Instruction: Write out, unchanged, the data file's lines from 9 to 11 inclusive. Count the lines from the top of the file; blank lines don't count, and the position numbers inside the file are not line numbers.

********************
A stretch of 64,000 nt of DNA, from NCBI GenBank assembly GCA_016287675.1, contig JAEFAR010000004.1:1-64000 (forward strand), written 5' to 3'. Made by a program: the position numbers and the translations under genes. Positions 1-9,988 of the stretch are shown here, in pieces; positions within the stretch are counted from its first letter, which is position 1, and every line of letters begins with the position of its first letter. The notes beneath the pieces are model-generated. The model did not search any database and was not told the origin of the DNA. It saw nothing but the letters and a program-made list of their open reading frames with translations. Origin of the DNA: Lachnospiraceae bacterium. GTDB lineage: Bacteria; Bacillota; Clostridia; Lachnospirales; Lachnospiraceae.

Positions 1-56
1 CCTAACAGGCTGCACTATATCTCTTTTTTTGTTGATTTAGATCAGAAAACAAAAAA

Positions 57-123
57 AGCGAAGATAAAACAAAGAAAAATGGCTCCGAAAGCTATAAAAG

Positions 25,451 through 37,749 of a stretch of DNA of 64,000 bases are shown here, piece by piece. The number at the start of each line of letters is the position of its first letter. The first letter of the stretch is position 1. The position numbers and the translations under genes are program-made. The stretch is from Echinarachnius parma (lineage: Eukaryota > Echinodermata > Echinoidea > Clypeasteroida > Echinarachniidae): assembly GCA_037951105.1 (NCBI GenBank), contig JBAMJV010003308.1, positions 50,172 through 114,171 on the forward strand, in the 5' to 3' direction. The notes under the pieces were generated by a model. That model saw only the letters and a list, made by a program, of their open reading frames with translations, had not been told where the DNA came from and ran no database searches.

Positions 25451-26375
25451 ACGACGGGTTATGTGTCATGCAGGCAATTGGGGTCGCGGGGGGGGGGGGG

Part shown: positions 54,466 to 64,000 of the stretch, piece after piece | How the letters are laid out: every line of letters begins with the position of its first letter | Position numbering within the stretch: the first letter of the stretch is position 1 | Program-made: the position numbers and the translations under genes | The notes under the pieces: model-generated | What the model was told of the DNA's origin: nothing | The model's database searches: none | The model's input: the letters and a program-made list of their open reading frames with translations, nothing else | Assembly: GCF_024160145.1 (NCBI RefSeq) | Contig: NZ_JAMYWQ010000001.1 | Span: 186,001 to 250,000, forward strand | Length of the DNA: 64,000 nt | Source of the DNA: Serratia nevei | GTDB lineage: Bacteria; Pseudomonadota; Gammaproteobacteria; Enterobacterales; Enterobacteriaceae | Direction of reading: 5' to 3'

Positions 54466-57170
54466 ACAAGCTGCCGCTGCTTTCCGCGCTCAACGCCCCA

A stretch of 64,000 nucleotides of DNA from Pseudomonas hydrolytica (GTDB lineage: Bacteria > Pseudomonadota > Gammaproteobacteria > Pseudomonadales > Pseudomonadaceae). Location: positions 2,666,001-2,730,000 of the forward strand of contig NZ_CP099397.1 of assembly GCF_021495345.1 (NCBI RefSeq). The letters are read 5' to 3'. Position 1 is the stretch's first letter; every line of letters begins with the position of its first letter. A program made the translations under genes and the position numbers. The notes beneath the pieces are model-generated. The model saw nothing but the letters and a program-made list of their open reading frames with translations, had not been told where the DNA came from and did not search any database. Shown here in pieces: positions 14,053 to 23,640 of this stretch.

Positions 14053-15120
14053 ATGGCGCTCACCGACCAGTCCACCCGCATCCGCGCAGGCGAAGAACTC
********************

Part shown: positions 54,466 to 64,000 of the stretch, piece after piece | How the letters are laid out: every line of letters begins with the position of its first letter | Position numbering within the stretch: the first letter of the stretch is position 1 | Program-made: the position numbers and the translations under genes | The notes under the pieces: model-generated | What the model was told of the DNA's origin: nothing | The model's database searches: none | The model's input: the letters and a program-made list of their open reading frames with translations, nothing else | Assembly: GCF_024160145.1 (NCBI RefSeq) | Contig: NZ_JAMYWQ010000001.1 | Span: 186,001 to 250,000, forward strand | Length of the DNA: 64,000 nt | Source of the DNA: Serratia nevei | GTDB lineage: Bacteria; Pseudomonadota; Gammaproteobacteria; Enterobacterales; Enterobacteriaceae | Direction of reading: 5' to 3'

Positions 54466-57170
54466 ACAAGCTGCCGCTGCTTTCCGCGCTCAACGCCCCA